When you pay $5k for auto pilot, is it a "license"?

Whenever you buy software for your computer, what you are actually buying is a license to use the software. The disks, downloads, etc that you use to install it are not the "thing you are buying"; it is the right to use the software on your computer.

What about Auto Pilot? If I total my Tesla tomorrow, what happens to my ownership of Auto Pilot? If I replace the car with another identical car, will Tesla upload Auto Pilot to it? After all I paid to use the software already. How about if I sell my Tesla and choose not to sell it with Auto Pilot, and then buy another Tesla? Will Tesla uninstall Auto Pilot from car #1 and install it into car #2?


  • edited January 2019
    No, the software is assigned to the car, it cannot be transferred to a new car. Like when you buy a new computer, you buy a new copy of microsoft word for the new computer.
  • edited January 2019
    @jimglas: Bad example, because you can in fact move your Word license to a different computer, but you're right in that Autopilot goes with the car, not with the owner.

    @steven: Think of it this way -- Autopilot is a feature that you're paying for in the car, which just happens to be implemented in the car's firmware (like pretty much everything else in the car). It's not an aftermarket application that you're installing, like Word.
  • edited January 2019
    Any commercial software can be legally moved to a new computer. There are no restrictions on using a licensed program on a new computer as long as only one copy of the program (or however many it is licensed for) is being used.

    But Auto Pilot is more like an option in the car which cannot be transferred.
  • edited January 2019
    good to know, I have never been able to transfer programs to a new computer
  • edited January 2019
    @ steven - While not exactly asked, if you total your car with Autopilot, the insurance company will pay you for the car's value with Autopilot. A few policies will pay 100% if totaled in the first year of ownership, which would include 100% of AP's cost too. At that point the insurance company owns the car and the AP. If you could remove AP, you would be stealing it from the insurance company.

    AP is also a lot more than software, but that's another discussion.
  • edited January 2019
    @TeslaTap: You’re right about the hardware. I should have clarified that the “enablement” of the Autopilot feature is implemented in firmware. Everyone pays for the AP hardware.
  • bpbp
    edited January 2019
    The short answer to "is it a license?" - we don't know.

    It probably isn't a license - but there isn't anything in the official legal documentation that addresses this issue.

    The Purchase Agreement only lists that you have purchased Enhanced Autopilot or Full-Self Driving Capability, but doesn't provide any definition of what that means - and the agreement has the typical legal boilerplate stating that anything not in the agreement is non-binding, invalidating any statements on Tesla's website or by Tesla staff.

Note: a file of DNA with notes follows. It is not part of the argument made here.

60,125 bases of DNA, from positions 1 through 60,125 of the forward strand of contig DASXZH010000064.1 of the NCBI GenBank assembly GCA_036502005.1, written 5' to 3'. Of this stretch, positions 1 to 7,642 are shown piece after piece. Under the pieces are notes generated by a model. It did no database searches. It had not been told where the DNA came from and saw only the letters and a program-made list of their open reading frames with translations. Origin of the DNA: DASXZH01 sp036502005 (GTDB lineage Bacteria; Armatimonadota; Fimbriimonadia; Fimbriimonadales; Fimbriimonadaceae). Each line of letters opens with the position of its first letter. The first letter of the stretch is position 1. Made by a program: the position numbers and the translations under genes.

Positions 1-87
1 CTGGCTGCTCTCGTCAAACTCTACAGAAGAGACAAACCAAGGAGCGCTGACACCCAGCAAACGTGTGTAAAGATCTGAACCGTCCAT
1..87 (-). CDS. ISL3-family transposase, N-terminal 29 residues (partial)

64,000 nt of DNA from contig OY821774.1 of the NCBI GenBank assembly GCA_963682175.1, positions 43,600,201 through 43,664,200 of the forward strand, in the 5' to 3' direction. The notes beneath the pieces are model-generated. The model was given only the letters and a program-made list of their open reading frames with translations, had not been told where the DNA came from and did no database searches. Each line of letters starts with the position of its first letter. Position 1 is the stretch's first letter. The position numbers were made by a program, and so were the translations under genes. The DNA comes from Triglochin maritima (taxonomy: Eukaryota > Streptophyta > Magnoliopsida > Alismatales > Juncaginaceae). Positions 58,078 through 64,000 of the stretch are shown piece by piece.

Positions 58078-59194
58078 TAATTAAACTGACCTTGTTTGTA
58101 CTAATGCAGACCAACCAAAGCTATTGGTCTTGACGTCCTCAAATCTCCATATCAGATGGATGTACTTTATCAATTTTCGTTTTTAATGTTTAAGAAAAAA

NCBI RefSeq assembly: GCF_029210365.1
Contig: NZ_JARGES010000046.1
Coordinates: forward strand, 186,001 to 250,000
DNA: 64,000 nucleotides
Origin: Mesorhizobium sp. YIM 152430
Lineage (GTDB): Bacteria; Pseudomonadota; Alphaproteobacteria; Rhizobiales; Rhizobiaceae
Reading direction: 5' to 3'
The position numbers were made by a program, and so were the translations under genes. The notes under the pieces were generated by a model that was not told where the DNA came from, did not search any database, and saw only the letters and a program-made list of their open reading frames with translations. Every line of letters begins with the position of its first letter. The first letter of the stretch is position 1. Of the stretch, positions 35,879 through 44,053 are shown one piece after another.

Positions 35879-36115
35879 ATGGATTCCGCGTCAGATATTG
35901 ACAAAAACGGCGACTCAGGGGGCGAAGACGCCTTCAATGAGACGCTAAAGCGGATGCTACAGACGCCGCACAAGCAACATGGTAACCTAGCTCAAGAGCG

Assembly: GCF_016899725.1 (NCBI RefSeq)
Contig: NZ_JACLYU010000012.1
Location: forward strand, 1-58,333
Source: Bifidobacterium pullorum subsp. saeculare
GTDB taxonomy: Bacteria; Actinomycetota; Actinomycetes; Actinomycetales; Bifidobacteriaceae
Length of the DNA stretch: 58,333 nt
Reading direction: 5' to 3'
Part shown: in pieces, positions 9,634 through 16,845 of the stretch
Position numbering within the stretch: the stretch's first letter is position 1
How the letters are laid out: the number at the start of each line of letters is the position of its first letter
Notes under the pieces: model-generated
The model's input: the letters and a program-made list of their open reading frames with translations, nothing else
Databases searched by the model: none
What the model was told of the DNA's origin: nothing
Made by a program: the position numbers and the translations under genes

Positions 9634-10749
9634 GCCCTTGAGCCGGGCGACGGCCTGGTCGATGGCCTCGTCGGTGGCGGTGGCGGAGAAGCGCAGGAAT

The Purchase Agreement doesn't state the features are a license that could be transferred to another vehicle. But it also doesn't state that the features are NOT a transferable license.

    The Purchase Agreement doesn't say anything about software-activatable features like EAP/FSD, software-limited battery packs or software-limited chargers (some vehicles have 72A chargers that are limited to 48A). The owner has purchased the hardware - the agreement doesn't make any statement about owners having or not having the rights to fully use the hardware in their vehicles (such as finding a way to software activate some of these features).

    It seems unlikely Tesla will consider EAP/FSD as a license that could be transferred to another Tesla vehicle. Though the only way to be sure is to ask Tesla about this, and get an official answer in writing (i.e., something on Tesla letterhead, signed by a Tesla official).
  • edited November -1
    @bp: We do know that Autopilot doesn’t transfer to a new vehicle — plenty of people have upgraded to newer cars, and none have gotten Autopilot transferred as far as I know. I’m not sure what value there would be to get this confirmed in writing, unless someone was planning to sue Tesla for the right to transfer AP.
  • edited January 2019
    Also, unlike a computer software, where you have a CD or file that can be transferred, There is no access to something you can remove from one Tesla and install it in another. Actually, I suspect every modern Tesla has all the software installed, but you need to activate it. Again - no way for owners to do this (sort of).

    Ok, I think Jason Hughes has activated features, but to do so, I believe he removed the MCU, gained direct access to the software with modified hardware and software on a salvaged Tesla. Something even most skilled programmers are not up for. It would also likely violate the warranty if in force and Tesla may elect to sever connections to the server (i.e no updates, no maps, no streaming, etc.).
  • edited January 2019
    Actually Tesla could license the autopilot feature as a feature on a household basis if they wanted to. Every new car you would buy could have the autopilot feature. I doubt that this will ever happen, but it would be nice in multiple Tesla households...
  • edited January 2019
    @reed: Tesla could do that, but then they might lose the ability to charge more for newer generations of AP. For example, if people could have paid for an AP1 license, should they get EAP in a new car without paying more?
  • edited February 3
    While researching before starting a new post, I found this existing post may potentially have the right people that can help me with my situation.

    Here is what happened to me; I purchased a used 2018 S70D from a third party (a new\used ICE car dealership in Costa Mesa, CA) in Sep of 2019 with full self driving autopilot capability at the time of purchase, three months later Tesla takes it away when the Tesla account registration finally took effect. What would you do and what can you do?

    After calling and emailing CS for over 7 weeks, I came to the realization there is no transparency in their process and they lack standard policy in dealing with their own issues. Pretty sure this type of CS support and policy will NOT help with customer retention and loyalty, how can consumers know some of the working options in a car may be taken away after purchase? They should make this policy clear and transparent if that’s their standard policy.